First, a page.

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From the New York Times bestselling author of Midwives and The Sandcastle Girls comes the spellbinding tale of a party gone horribly wrong: two men lie dead in a suburban living room; two women are on the run from police; and a marriage is ripping apart at the seams.
When Richard Chapman offers to host his younger brother's bachelor party, he expects a certain amount of debauchery. He sends his wife, Kristin, and young daughter off to his mother-in-law's for the weekend, and he opens his Westchester home to his brother's friends and their hired entertainment. What he does not expect is this: bacchanalian drunkenness, a dangerously intimate moment in his guest bedroom, and two naked women stabbing and killing their Russian bodyguards before driving off into the night.
In the aftermath, Richard's life rapidly spirals into a nightmare. The police throw him out of his home, now a crime scene; his investment banking firm puts him on indefinite leave; and his wife finds herself unable to forgive him for the moment he shared with a dark-haired girl in the guest room. But the dark-haired girl, Alexandra, faces a much graver danger. In one breathless, violent night, she is free, running to escape the police who will arrest her and the gangsters who will kill her in a heartbeat. A captivating, chilling story about shame and scandal, The Guest Room is a riveting novel from one of our greatest storytellers.
1. When Anahit is forced to become Alexandra, what happens to her sense of self? How is she able to secretly retain many aspects of her true identity --- particularly her sense of humor and her intellect? How does she navigate the multitude of cultures beyond her Armenian homeland? How would you fare in her situation?
2. If you were Kristin, how would you have reacted to Richard’s story? If you were Nicole, would you have broken off the engagement to Philip?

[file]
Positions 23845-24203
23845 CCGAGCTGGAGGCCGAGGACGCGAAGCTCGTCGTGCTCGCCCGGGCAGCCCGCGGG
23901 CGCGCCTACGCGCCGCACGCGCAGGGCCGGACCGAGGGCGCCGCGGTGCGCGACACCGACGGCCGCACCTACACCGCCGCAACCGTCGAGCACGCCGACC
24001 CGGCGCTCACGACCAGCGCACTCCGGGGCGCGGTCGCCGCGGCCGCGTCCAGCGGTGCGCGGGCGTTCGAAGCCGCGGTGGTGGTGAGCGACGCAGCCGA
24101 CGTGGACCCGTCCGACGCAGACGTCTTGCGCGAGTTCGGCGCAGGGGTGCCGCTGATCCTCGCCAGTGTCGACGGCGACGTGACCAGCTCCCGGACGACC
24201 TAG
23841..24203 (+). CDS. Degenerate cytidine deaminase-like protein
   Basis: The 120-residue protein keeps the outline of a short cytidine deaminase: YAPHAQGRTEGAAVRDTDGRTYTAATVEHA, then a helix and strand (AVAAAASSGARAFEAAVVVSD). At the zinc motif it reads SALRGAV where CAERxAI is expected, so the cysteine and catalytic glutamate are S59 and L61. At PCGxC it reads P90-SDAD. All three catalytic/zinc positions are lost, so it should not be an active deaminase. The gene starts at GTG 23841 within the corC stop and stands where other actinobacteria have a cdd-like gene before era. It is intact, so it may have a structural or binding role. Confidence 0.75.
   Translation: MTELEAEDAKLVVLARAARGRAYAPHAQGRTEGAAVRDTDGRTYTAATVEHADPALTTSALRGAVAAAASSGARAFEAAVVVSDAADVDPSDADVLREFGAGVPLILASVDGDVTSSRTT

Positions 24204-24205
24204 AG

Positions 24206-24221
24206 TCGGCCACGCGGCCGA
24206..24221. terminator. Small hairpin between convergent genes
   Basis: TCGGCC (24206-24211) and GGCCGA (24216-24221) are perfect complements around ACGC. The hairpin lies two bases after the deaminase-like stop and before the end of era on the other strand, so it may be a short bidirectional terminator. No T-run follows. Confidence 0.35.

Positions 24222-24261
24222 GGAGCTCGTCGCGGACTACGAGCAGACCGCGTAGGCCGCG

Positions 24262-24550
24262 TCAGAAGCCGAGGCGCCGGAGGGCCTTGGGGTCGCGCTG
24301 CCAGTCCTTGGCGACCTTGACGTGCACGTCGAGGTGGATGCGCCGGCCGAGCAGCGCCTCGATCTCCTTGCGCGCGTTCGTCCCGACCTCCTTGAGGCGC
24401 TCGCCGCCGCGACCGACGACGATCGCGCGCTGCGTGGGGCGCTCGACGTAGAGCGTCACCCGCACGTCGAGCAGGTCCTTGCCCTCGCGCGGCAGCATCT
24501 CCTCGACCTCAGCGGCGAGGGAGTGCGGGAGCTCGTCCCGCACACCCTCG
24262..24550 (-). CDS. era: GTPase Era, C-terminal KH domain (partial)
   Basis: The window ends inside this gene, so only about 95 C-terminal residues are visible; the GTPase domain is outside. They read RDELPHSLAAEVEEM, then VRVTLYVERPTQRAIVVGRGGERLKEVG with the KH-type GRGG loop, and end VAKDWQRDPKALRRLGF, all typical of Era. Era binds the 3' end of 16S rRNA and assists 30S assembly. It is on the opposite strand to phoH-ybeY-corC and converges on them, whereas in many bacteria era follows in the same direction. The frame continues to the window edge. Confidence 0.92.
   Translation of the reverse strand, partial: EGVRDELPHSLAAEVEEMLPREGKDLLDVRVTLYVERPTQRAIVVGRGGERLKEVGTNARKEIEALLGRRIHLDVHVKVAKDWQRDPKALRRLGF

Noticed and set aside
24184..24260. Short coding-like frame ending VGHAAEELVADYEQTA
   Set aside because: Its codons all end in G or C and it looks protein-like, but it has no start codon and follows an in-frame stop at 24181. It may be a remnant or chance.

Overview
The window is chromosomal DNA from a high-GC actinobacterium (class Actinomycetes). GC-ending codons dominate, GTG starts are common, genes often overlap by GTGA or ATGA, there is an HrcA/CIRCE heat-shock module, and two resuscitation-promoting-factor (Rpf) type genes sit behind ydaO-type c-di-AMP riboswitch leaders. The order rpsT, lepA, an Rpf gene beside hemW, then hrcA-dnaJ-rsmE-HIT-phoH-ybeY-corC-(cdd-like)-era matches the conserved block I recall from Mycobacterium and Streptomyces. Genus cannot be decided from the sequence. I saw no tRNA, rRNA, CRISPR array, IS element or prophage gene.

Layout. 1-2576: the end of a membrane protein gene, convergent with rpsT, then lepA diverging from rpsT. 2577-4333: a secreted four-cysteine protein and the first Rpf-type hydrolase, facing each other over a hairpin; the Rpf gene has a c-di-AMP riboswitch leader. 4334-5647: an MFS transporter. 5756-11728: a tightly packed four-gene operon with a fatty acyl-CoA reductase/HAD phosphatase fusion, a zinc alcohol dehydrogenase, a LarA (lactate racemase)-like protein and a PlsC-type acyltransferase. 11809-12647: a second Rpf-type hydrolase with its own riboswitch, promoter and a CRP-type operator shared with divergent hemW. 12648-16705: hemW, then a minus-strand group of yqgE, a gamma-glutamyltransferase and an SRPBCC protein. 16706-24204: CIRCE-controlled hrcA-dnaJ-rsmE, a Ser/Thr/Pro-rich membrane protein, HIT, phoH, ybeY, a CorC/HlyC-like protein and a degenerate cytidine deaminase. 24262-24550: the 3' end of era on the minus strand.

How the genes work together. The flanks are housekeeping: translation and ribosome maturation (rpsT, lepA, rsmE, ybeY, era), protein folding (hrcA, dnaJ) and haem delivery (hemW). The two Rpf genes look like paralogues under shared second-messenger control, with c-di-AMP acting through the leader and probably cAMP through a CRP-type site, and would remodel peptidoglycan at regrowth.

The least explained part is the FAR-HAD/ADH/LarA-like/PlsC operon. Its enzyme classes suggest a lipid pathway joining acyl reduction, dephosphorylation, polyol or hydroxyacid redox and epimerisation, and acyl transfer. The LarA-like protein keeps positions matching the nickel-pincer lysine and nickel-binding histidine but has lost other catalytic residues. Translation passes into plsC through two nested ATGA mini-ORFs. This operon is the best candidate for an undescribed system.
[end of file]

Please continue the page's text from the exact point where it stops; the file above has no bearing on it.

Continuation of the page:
3. If the bachelor party had featured strippers or prostitutes who had freely chosen their line of work, would you call the debauchery harmless? Is a career in the sex trade ever freely chosen?
4. Discuss the psychological tactics Alexandra’s captors use against her. Is there anything she and her beloved grandmother could have done to see through Vasily’s promises?
5. How will Melissa be affected by the aftermath of her uncle’s party? How will these memories shape her understanding of a woman’s role in the world, and the nature of suffering?
6. Is Spencer simply motivated by money, or does he also crave power? How much does he have in common with Kirill and Pavel?
7. At the end of Chapter 5, Alexandra says she never had faith in hatred, like Sonja did. What accounts for the differences between Sonja and Alexandra? What is the source of Alexandra’s resilience and her inability to become “good at hatred”?
8. Are most of the men you know similar to Richard, or are they more like his brother, Philip? Are Alexandra’s images from “The Bachelor” totally unrealistic?
9. How were you affected by the story Alexandra tells Richard about the crates of Barbie dolls? How do her memories of the dolls compare to Melissa and Kristin’s visit to FAO Schwarz?
10. As Alexandra and Richard struggled to be free of their separate turmoil, what outcomes were you envisioning for them? How did the ending compare to your predictions?
11. How did THE GUEST ROOM enhance your experience of other novels by Chris Bohjalian? What’s special about the worlds he brings to life in his storylines?
12. Although it’s a work of fiction, THE GUEST ROOM opens our eyes to the tragic reality of human trafficking. How can a novel spur change? How is a novelist’s approach different from that of journalists?
13. What should we teach our daughters and sons about sexuality and exploitation? Does sex appeal make a woman powerful, or does it make her vulnerable?
Chris Bohjalian is the author of eighteen books, including Close Your Eyes, Hold Hands; The Sandcastle Girls; Skeletons at the Feast; The Double Bind; and Midwives, which was a number one New York Times bestseller and a selection of Oprah’s Book Club. His work has been translated into more than thirty languages, and three of his novels have become movies (Secrets of Eden, Midwives, and Past the Bleachers). He lives in Vermont with his wife and daughter. Visit him at www.chrisbohjalian.com or on Facebook.